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Development of the nervous system depends on adaptive mechanisms that guide and fine-tune neuronal connectivity. Flexibility is essential for establishing topographic mapping between sense organs and the brain. After the formation of connections, many synapses are able to regulate their strength as a result of activity passing through them. Such plasticity helps individual animals to match their perceptual, cognitive and motor skills to the nature of the world around them. The activity-dependent modification of sensory areas of the cerebral cortex during postnatal ‘sensitive periods’ is the best-known example of such adaptive plasticity. There has been progress in defining the molecular mechanisms and functional value of developmental plasticity. The adaptability that underpins normal development might have played an important role in the evolution of the brain, providing a mechanism by which mutational changes in parts of a neural pathway (for instance, an increase in the size of the cerebral cortex or the appearance of additional types of peripheral processing), can be functionally accommodated.
Many parts of the brain retain forms of plasticity throughout life. The ‘mapping’ within sensory and motor areas of the cerebral cortex can change rapidly in response to loss or change of input, local damage and learning. And the cortex can re-organize itself on a massive scale after stroke or after the onset of blindness. Synaptic plasticity, although fundamentally genetically determined, has enabled mammals, especially human beings, to escape from the informational limits in the blueprint of their genes and propelled them into a different mode of evolution, dependent on the cultural transmission of information. A better understanding of the mechanisms and value of adult brain plasticity might reveal features that could be incorporated into the architecture of computational learning.
Sir Colin Blakemore is Professor of Neuroscience & Philosophy, and Director of the Centre for the Study of the Senses, in the School of Advanced Study, University of London. He worked in the medical school at Oxford for 33 years and from 2003-7 was Chief Executive of the UK Medical Research Council. His research has focused on vision, development of the brain, and neurodegenerative disease. He was one of the first to emphasize the importance of plasticity in brain function. Sir Colin has been President of the British Science Association, the British Neuroscience Association, the Physiological Society and the Society of Biology. His many awards include the Ralph Gerard Prize, the highest award of the Society for Neuroscience, the Faraday Prize and the Ferrier Prize from the Royal Society, and, in 2016, the Elise and Walter A Haas International Award from the University of California Berkeley. He was knighted in 2014 for “services to scientific research, policy and outreach”.
Memory architectures for recurrent neural networks.
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Neural networks are often considered to be black box models. However, discrete time recurrent neural networks (RNNs), which are the most commonly used, have properties that lend themselves to the extraction and insertion of rules. We assume that we have a discrete time RNN that has been trained on sequential data. For each discrete step in time, or a collection thereof, an input can be associated with the RNNs current and previous activations. We can then cluster these activations into states to obtain a previous state to current state transition that is governed by an input. From a formal grammar perspective, these state-to-state transitions can be considered to be production rules. Once the rules are extracted, a minimal unique set of states can be obtained with complexity O(n log n) for n2 states. It can be shown that, for learning known production rules of regular grammars, the rules extracted are stable and independent of initial conditions and, at times, outperform the trained source neural network in terms of classification accuracy. Theoretical work has also shown that regular expression production rules can be easily inserted into certain types of RNNs and proved that the resulting systems are stable. Since for many problem areas such as finance, medicine, security, etc., black box models are not acceptable, the methods discussed here have the potential to uncover what the trained RNN is doing from a regular grammar and finite state machine perspective. We will discuss the strengths, weaknesses, and issues associated with using these and associated methods.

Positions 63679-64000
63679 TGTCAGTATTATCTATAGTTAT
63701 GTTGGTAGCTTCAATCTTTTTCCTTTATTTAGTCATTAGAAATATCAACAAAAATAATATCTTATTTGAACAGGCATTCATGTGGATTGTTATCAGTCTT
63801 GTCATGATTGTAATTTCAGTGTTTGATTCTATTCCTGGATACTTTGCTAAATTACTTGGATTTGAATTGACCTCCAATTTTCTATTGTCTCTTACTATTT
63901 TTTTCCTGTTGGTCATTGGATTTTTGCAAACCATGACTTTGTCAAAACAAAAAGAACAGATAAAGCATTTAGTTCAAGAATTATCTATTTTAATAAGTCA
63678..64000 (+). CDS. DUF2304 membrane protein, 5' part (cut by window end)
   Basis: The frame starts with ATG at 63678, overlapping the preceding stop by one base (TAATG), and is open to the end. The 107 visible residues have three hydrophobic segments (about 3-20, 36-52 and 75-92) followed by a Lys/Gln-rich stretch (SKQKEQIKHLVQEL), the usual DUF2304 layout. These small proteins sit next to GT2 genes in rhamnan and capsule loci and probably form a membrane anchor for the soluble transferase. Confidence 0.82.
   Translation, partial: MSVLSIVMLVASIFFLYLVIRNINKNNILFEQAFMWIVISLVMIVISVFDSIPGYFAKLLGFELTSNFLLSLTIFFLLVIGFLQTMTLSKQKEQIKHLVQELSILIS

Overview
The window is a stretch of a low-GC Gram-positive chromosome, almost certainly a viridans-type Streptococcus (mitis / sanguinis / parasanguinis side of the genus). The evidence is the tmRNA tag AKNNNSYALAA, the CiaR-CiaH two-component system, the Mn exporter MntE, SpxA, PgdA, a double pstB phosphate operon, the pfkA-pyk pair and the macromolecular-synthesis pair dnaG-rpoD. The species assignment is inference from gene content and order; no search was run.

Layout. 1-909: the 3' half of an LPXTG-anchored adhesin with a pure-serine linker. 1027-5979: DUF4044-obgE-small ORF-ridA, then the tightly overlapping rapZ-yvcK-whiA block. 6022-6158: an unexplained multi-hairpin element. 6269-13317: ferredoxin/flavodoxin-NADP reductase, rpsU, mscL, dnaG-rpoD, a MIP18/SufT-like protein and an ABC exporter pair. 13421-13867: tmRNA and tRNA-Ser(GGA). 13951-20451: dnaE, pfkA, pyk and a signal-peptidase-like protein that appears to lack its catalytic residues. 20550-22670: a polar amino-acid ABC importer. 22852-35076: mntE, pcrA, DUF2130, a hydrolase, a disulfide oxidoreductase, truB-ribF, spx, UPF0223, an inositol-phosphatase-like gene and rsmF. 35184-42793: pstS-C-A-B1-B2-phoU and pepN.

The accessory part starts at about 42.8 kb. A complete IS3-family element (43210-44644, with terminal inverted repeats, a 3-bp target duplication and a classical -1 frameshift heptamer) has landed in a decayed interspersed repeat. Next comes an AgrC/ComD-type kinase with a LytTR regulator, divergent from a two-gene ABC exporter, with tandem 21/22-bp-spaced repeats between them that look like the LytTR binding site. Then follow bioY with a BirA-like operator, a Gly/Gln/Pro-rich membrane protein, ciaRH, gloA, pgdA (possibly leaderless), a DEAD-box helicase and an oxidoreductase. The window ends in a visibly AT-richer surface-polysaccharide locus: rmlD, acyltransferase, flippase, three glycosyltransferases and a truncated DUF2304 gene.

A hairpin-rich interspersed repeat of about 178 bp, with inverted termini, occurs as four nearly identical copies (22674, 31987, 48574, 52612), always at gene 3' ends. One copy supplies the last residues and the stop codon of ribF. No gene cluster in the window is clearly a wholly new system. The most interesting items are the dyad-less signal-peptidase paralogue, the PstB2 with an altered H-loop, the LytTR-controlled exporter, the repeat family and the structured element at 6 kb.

Dr. C. Lee Giles is the David Reese Professor at the College of Information Sciences and Technology at the Pennsylvania State University, University Park, PA, with appointments in Computer Science and Engineering, and Supply Chain and Information Systems. He is a Fellow of the ACM, IEEE and INNS (Gabor prize). He is probably best known for his work on the search engine and digital library, CiteSeer, which he cocreated, developed and maintains. He has published over 500 referred articles with over 30,000 citations with an h-index of 86 according to Google Scholar
Information Theory of Deep Learning